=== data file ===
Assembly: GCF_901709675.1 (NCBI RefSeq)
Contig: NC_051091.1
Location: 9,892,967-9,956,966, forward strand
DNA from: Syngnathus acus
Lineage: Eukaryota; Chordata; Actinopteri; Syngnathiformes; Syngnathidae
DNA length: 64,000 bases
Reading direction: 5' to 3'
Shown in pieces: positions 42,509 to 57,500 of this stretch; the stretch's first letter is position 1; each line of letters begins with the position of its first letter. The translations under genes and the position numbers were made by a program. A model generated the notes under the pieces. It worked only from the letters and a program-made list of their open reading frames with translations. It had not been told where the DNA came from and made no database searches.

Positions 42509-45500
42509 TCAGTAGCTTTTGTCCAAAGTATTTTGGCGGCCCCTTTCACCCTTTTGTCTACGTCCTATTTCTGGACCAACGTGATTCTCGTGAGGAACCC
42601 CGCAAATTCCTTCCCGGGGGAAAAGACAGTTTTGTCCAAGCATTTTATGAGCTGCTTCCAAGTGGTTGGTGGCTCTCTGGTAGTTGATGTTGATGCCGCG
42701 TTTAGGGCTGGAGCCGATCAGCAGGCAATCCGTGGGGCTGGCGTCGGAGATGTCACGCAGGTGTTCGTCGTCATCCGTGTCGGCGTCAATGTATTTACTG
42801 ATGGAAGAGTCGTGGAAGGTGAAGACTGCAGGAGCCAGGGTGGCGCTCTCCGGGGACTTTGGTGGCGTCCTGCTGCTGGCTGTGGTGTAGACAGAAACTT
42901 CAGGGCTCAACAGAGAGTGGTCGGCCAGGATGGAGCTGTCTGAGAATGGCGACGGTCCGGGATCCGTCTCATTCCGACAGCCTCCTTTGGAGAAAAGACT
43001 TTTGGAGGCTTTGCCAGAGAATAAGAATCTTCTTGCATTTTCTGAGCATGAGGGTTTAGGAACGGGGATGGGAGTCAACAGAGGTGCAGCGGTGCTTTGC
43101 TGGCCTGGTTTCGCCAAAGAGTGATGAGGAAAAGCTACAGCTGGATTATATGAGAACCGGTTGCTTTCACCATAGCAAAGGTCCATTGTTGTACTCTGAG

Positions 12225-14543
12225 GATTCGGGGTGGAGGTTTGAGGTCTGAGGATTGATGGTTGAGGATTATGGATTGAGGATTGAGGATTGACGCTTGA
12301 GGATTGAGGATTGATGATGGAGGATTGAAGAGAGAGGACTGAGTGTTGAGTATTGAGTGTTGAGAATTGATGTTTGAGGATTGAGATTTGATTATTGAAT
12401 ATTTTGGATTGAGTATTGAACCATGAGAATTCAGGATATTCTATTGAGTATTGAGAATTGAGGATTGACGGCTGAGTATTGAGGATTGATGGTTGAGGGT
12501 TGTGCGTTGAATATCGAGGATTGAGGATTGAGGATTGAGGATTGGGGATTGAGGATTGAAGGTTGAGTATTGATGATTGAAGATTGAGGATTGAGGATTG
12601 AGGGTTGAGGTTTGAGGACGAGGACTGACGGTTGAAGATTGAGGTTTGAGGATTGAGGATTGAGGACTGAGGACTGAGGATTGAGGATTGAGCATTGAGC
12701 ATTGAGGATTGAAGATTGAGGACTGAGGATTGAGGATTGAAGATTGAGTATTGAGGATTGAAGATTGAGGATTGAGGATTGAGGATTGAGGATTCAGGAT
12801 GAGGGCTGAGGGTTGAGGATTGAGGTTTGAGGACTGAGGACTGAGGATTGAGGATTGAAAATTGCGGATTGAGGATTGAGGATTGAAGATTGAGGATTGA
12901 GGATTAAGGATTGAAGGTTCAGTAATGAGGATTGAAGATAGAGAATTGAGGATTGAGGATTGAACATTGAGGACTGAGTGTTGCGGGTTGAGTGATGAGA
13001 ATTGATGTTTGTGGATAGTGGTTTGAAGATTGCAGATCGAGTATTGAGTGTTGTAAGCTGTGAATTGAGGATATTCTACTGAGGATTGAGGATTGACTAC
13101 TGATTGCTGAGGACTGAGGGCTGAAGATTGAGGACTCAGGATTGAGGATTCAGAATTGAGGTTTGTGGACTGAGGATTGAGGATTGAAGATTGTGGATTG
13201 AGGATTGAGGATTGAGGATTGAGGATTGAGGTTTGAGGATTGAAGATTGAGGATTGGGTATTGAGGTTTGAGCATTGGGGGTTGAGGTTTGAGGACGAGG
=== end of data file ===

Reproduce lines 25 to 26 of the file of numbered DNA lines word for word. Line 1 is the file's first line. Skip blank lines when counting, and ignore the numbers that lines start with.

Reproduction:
12901 GGATTAAGGATTGAAGGTTCAGTAATGAGGATTGAAGATAGAGAATTGAGGATTGAGGATTGAACATTGAGGACTGAGTGTTGCGGGTTGAGTGATGAGA
13001 ATTGATGTTTGTGGATAGTGGTTTGAAGATTGCAGATCGAGTATTGAGTGTTGTAAGCTGTGAATTGAGGATATTCTACTGAGGATTGAGGATTGACTAC